Japandroids lose their way on Near to the Wild Heart of Life

Near to the Wild Heart of Life

The best thing about Canadian duo Japandroids is that you know what you've signed up for: songs about late nights and early disappointments, whisky and romance, high fives and low lives. It's always been a fine line, of course, between poignant and crass. But with a third record titled Near to the Wild Heart of Life, it never seemed likely they were going to play it safe.

If their 2009 debut passed me by, it was perhaps due to a commitment that record made to low fidelity hi-jinks. I love a blue collar rock anthem as much as the next man, but something about Post-Nothing’s songs lacked the emotional ethanol to start a fire in me, as much as they tried in earnest. “You can keep tomorrow,” they sang, “after tonight, we’re not gonna need it.” I just didn’t really but it.

By the time fireworks were heralding the end of 2012’s Celebration Rock, I was sold. Opener “The Nights of Wine and Roses” had perfected everything they’d tried to convey on the first album (variations on the “yeah, we’re drunk, but whatever, we like girls” theme), but it was closing track “Continuous Thunder” that sent – god, still sends – shivers down the back of my neck. King’s lyrics had sounded bleak before, desperate even, but they’d never sounded this goddamn raw: “If I had all of the answers, and you had the body you wanted, would we love with a legendary fire? And if the cold, pissing rain flooded that fire, would you still take my hand tonight?” It finally happened: they had their Springsteen moment.

Now they’ve essentially made an album’s worth of those moments. A note of caution: you’ll recall the last time a modern indie band attempted a full-blooded, full album swing at channelling The Boss, it resulted in Sam’s Town. As on that record, the aforementioned line - the one that separates thrilling grandeur from overblown vacuity - is frequently crossed on Near to the Wild Heart of Life.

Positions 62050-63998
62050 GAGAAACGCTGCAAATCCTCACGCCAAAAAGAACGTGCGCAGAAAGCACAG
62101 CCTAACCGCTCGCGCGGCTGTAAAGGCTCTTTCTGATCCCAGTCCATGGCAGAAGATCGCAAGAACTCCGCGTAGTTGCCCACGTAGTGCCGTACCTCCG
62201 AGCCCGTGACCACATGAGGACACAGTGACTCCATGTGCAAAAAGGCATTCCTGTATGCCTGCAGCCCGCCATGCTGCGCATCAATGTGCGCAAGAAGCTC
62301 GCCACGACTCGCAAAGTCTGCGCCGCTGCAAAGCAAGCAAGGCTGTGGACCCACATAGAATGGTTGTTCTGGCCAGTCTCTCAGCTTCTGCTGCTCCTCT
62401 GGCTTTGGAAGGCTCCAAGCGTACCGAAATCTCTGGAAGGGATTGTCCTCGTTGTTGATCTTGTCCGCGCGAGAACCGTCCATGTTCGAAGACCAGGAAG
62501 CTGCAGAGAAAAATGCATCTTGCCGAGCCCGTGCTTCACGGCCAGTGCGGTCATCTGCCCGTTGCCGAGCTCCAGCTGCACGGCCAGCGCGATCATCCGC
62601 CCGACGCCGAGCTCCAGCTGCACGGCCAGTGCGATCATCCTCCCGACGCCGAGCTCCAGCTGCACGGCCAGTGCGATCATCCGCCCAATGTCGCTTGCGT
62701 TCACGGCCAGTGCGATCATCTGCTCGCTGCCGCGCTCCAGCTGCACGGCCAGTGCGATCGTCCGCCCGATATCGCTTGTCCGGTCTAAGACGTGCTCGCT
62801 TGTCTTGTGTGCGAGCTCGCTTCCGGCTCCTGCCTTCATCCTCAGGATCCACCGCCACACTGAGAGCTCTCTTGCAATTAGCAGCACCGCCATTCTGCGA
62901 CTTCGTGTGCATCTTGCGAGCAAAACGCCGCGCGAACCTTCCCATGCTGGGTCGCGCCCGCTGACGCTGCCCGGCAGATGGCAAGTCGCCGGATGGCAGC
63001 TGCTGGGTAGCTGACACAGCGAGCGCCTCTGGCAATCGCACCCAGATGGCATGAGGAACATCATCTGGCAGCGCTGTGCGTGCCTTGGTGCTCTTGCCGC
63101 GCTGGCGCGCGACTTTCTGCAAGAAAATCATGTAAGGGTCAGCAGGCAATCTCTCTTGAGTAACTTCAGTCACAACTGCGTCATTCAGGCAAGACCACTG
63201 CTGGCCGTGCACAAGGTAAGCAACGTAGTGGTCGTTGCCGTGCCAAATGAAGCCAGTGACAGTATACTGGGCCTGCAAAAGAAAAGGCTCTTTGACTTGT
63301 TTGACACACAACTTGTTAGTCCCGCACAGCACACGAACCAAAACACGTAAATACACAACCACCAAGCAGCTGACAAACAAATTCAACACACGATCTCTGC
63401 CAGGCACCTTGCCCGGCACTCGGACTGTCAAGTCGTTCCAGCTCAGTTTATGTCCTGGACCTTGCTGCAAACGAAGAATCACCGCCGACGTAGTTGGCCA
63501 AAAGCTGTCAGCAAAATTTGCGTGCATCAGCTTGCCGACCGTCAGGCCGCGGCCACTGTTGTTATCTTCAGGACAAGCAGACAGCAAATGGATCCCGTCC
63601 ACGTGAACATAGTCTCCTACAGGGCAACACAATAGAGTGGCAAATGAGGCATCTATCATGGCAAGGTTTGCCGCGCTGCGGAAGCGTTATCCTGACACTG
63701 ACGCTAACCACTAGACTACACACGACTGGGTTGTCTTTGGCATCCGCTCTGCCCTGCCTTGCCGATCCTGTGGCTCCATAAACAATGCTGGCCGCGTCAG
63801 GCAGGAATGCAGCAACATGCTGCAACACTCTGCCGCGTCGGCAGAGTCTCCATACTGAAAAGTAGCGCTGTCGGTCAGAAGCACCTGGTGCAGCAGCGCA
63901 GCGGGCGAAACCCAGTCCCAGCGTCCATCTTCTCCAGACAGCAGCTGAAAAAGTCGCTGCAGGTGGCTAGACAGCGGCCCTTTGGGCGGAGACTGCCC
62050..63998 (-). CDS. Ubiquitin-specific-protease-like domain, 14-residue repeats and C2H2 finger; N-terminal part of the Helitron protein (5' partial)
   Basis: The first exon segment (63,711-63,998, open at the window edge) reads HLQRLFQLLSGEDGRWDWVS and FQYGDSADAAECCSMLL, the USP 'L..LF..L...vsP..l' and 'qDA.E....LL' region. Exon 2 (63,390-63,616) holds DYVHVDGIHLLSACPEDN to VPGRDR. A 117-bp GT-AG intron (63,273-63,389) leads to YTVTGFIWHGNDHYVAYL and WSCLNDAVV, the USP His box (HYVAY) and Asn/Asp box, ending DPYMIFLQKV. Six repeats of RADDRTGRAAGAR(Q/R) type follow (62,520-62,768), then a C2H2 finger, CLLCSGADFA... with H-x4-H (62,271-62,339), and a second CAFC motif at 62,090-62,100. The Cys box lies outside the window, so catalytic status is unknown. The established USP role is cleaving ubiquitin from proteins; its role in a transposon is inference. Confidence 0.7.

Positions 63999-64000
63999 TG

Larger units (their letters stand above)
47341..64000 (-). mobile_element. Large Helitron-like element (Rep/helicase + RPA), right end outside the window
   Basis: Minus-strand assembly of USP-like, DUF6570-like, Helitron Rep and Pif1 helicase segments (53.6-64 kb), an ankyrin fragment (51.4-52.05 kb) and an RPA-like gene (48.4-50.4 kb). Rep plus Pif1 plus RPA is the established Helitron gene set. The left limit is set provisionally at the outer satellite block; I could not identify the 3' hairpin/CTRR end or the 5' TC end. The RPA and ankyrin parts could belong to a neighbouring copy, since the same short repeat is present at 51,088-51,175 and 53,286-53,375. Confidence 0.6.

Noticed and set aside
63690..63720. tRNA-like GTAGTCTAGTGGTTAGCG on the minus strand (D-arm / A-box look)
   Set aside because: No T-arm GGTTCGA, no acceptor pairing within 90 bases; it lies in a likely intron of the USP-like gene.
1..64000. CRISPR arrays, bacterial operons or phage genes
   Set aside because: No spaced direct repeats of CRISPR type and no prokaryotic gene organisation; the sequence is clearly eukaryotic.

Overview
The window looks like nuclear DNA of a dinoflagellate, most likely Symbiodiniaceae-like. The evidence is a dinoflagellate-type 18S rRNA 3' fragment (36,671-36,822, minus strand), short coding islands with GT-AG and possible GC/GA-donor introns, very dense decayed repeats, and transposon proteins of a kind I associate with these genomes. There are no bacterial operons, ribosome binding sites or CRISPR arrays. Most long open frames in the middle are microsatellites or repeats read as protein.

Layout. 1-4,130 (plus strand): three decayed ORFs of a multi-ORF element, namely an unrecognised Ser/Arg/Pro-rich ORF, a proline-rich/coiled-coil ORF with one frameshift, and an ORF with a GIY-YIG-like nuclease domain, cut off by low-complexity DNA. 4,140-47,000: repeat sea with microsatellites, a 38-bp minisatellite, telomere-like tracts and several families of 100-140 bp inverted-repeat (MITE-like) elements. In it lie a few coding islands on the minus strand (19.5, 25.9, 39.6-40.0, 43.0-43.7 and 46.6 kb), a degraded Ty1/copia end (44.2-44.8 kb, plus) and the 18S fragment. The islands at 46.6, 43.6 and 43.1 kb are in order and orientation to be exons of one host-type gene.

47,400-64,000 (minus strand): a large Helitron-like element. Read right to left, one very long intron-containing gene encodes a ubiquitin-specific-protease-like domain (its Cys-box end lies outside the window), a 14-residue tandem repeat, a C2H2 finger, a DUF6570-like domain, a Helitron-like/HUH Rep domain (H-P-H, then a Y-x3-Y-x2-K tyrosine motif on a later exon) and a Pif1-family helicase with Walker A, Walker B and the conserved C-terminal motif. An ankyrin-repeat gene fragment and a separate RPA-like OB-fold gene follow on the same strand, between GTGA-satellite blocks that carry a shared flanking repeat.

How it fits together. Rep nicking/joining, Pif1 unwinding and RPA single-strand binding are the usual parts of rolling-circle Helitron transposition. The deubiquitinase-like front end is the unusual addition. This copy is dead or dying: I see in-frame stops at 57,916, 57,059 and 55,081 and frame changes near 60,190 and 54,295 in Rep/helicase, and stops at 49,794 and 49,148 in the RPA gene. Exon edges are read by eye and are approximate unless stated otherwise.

One thing that hasn’t changed is the band’s ability to start and finish an album in style. The opening title track immediately brings those goosebumps rushing back, the verse’s shimmering minor chords almost a direct transplant from “Continuous Thunder,” while the chorus shouts of “oh-oh, oh-oh” prove utterly irresistible. Lyrically, too, everything here is crisp, not least the unbearably opposite line that opens the record: “Our future’s under fire, the past is gaining ground.” At the other end, the turbo-charged “In a Body Like a Grave” brings nothing new to the Japandroids’ musical formula – notably the chorus template of singing the same note over bright major chords for a few bars, then throwing in some minor chords near the end for intrigue, has begun to dim a little at this point. But hey, it’s identifiably the work of Brian King and David Prowse. You pays your money, you takes your choice.

What happens in between is a more complicated affair, and rarely for the better. “North East South West” particularly recalls that second Killers album, the chorus even swiped straight from “When You Were Young”. It’s always a gamble playing your rock game this hackneyed and takes a strong set of lyrics with some rough edges thrown in to prevent the whole thing collapsing into a saccharine puddle, both of which are sadly absent here. “It ain’t shit,” King hollers at the end of said chorus, “it’s just kicks. And like the road, I’m going on, and on, and on.” Maybe it’s a nod to the band’s increased reliance on clichés to pad out their storytelling, but it doesn’t feel like they’re in on the joke.

Rather than dialling it down a notch, “True Love and a Free Life of Free Will” (congratulations to everyone playing Japandroids song title bingo) continues to pile vague sentiments about liberty onto plodding guitar movements, while the aimless “I’m Sorry (For Not Finding You Sooner)” sounds like a demo idea that was left on the album by mistake. Most dissatisfying of all is “Arc of Bar,” not least because, at well over seven minutes, it’s clearly positioned as a centrepiece of the record. “All of this we tried to hide over a glaze of sweat and fire,” they sing, over an aggressively dull backing track. I know, buddy. I know.

It’s hard to write Japandroids off when they’re so clearly still capable of magic, but on Near to the Wild Heart of Life, they’ve simply handed us a record that proves enormously difficult to love. I’m not breaking up with them just yet. But damn, I miss the fireworks we had before.

Release: 27th January 2017, Anti Records

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